Doreen's Reviews > Tiger Hills: An epic tale of a forbidden love that lasts for generations

Tiger Hills by Sarita Mandanna
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Mar 06, 2012

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Read in May, 2011

This historical novel is an Indian "Gone with the Wind." Set between 1878 and 1936, it is a multi-generational saga about a love triangle.

This love triangle, involving Devi, Devanna and Machu, serves as a catalyst for a long sequence of tragedies. Devi, the female lead who connects all the main characters, makes choices with far-reaching consequences for the men who love her. Devanna is her childhood sweetheart until Devi meets Machu, the tiger killer.

Devi, spoilt, self-centred and stubborn, is not a likeable character. Some empathy is felt for her at the beginning but it wanes as her words and actions hurt those who love her the most. For example, she usurps another woman's child and then favours him while treating her own son with indifference. She repeatedly ignores her grandmother's warnings and becomes hard and brittle.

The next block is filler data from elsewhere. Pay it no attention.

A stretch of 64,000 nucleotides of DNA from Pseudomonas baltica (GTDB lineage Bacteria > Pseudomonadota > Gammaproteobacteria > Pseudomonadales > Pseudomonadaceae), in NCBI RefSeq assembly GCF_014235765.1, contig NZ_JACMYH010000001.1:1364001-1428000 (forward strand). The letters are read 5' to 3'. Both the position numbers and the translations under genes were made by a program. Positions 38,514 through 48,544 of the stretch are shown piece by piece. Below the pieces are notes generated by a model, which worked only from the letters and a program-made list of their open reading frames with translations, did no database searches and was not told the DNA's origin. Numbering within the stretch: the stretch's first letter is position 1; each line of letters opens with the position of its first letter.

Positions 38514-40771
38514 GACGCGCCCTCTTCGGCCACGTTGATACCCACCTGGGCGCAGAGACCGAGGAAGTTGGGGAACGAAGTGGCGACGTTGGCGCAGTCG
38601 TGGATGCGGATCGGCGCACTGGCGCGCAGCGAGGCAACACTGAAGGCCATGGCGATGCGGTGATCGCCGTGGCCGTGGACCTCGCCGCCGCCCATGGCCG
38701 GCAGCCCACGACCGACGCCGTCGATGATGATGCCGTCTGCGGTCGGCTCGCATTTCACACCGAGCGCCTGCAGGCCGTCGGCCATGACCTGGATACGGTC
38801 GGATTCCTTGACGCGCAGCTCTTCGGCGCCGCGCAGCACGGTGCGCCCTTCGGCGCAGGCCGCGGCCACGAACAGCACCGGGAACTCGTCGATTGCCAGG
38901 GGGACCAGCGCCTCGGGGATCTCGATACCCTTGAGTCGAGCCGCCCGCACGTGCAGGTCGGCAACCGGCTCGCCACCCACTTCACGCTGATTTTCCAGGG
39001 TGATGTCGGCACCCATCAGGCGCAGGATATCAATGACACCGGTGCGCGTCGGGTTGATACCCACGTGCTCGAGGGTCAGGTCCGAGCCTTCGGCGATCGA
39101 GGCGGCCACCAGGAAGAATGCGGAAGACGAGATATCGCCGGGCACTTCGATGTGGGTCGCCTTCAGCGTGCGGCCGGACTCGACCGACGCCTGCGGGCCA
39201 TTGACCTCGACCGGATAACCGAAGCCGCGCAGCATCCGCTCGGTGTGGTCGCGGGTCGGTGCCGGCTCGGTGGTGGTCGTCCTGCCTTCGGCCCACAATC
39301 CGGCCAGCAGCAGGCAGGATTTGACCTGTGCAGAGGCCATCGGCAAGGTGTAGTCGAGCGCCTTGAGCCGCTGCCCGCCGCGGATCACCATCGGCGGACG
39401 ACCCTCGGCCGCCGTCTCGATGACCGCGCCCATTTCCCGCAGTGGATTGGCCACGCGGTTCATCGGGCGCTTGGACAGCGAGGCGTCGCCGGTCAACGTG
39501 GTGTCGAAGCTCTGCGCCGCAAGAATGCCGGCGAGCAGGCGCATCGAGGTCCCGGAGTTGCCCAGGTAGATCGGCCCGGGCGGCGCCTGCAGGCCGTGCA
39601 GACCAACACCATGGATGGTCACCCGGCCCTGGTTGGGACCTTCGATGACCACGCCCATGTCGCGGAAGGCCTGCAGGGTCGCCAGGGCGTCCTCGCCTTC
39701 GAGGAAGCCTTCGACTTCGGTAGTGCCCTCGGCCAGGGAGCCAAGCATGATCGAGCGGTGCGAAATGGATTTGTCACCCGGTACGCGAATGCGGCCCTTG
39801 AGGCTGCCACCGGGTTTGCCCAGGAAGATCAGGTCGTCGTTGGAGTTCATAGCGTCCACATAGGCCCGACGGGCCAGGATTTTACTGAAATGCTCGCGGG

None of the characters are flawless (and that's a positive aspect of the book), but some suffer a great deal more than they deserve; however, the epilogue, where the author reverses a key plot development seemingly to end the novel on a happier note, should have been omitted.

The descriptions of Coorg (Kodagu), known as "the Scotland of India," are wonderful. The reader also learns a great deal about the culture of this region of India.

The suffering that passion can bring, the necessity of forgiveness and the consequences of choices are some of the themes developed in the novel.

This book would make a wonderful Merchant-Ivory production.
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